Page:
The shoulder impingement that slowed Eric Lauer last March was more serious than reported at the time, as the Brewers southpaw tells MLB.com’s Adam McCalvy and other reporters that there was actually a tear to the shoulder capsule of his throwing arm, as later tests revealed. The shutdown allowed time for Lauer to recover physically, but he then missed two weeks of Summer Camp on quarantine after being in close contact with someone who was COVID-19 positive.
It all added up to a forgettable debut season for Lauer in Milwaukee, as he was rocked for a 13.09 ERA over just 11 innings. Acquired along with Luis Urias for Zach Davies and Trent Grisham in a November 2019 deal with the Padres, Lauer is looking to live up to his end of the trade return by matching or bettering his past numbers (4.40 ERA, 20.6K%) over 261 2/3 innings with San Diego in 2018-19. Lauer does have minor league options remaining, however, which could put him in line for some shuttling back and forth from Triple-A as the Brewers mix and match their starting pitchers to keep everyone’s arm fresh.
More from the NL Central…
- The Cubs’ payroll situation has been a major focus of the offseason, but president of baseball operations Jed Hoyer is “confident” the team would be able to add salary for midseason additions “if we play well and there’s clear things we need to do to add to the team.” As Hoyer told The Athletic’s Patrick Mooney and other reporters, however, much will depend on such uncertain revenue streams as the number of fans the team will be permitted to allow into Wrigley Field. The Cubs opened the winter in clear cost-cutting mode, culminating in the trade that sent Yu Darvish to the Padres, and Hoyer admitted that “we were probably on the more pessimistic side of things” in terms of payroll in the wake of the 2020 season. More recently, a modest spending spree for players on one- or two-year contracts does indicate some willingness on the team’s part to stretch the payroll, or as Hoyer put it, they became “more optimistic or less pessimistic” about their spending capacity.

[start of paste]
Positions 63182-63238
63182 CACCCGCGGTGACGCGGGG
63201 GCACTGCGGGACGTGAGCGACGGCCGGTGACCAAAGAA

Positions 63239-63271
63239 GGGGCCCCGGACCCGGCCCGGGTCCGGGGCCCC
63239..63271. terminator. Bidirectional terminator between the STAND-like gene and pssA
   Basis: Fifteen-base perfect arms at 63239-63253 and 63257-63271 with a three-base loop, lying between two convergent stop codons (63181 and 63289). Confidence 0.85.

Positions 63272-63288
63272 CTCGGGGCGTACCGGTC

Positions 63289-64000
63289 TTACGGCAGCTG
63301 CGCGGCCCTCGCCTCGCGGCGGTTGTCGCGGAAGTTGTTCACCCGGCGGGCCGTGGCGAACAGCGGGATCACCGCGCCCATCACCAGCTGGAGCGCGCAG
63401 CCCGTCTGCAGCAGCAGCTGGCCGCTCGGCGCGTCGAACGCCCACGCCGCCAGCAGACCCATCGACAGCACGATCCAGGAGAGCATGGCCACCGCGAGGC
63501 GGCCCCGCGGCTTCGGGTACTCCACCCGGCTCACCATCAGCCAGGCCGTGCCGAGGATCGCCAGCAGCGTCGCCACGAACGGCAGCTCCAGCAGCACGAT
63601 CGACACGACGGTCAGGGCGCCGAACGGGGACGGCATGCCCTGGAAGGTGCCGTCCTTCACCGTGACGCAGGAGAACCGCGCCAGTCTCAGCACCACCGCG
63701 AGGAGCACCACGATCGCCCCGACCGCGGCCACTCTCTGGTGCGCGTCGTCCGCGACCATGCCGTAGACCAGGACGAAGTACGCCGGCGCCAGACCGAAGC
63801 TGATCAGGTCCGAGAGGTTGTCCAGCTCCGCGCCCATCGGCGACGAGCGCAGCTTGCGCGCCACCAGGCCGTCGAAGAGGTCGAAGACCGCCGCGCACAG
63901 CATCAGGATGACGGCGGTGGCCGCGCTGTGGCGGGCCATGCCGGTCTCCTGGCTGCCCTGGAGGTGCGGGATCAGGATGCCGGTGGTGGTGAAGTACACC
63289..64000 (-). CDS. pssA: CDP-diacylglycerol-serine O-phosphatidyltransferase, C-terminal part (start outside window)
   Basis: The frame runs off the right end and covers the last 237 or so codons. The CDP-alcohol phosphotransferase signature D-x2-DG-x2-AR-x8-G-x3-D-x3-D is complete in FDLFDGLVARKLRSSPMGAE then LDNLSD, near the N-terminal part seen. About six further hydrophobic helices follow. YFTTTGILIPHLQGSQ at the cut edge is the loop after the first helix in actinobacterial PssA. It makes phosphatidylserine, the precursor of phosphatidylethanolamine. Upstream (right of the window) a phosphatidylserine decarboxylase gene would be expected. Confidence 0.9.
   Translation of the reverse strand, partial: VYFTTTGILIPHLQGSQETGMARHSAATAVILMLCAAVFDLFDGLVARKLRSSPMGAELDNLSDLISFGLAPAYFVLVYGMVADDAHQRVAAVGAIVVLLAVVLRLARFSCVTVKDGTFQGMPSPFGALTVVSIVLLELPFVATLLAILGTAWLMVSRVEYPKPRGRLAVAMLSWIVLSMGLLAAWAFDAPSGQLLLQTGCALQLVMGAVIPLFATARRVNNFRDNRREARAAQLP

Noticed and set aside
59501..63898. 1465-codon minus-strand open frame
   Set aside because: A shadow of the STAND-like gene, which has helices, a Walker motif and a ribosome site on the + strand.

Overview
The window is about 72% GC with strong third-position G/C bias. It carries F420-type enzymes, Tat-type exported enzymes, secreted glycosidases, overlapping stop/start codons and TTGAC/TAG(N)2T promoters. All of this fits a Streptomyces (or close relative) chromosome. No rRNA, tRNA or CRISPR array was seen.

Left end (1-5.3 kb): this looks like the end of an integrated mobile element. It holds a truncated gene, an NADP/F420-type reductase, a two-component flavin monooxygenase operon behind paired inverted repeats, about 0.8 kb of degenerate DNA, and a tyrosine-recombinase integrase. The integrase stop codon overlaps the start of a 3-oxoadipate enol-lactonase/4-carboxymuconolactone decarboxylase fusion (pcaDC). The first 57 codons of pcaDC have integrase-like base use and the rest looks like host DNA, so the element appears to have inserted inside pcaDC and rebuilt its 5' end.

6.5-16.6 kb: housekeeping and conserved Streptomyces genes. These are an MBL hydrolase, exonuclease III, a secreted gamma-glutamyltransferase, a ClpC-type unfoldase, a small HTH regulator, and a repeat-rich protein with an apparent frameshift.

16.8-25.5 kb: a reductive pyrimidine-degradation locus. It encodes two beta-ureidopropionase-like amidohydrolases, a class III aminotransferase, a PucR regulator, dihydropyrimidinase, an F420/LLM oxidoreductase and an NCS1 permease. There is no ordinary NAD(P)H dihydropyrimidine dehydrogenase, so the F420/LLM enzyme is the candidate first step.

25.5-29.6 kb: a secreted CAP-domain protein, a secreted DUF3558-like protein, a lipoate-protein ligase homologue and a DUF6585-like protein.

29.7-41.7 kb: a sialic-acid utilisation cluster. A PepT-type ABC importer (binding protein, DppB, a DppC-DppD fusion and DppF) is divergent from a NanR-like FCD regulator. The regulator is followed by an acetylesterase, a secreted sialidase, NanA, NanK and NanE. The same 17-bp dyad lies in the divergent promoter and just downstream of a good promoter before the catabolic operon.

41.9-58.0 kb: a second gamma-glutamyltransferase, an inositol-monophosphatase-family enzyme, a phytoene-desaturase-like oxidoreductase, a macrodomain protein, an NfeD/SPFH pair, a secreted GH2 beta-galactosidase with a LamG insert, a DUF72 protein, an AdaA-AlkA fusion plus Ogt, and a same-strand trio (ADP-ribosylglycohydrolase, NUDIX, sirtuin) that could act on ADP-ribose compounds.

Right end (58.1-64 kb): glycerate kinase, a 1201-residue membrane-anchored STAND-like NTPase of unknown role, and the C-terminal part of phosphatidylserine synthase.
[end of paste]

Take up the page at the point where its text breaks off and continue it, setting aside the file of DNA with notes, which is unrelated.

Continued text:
- The Pirates overhauled their rotation in the offseason, and while they have a provisional starting five in place, most or all of the arms competing for jobs will probably end up getting starts this season, The Athletic’s Rob Biertempfel writes. Apart from Tyler Anderson, none of the Bucs’ other starting candidates have pitched more than 157 1/3 innings in a season, so there will be plenty of need for multiple hurlers to cover innings as pitchers rebuild arm strength in the wake of the shortened 2020 season. “I think we’re talking about like 10 or 11 [pitchers],” Pirates pitching coach Oscar Marin said. Considering how the Pirates remain open to trade ideas, it’s very possible that even more pitchers will be needed should the club move a veteran arm or two at some point prior to the trade deadline.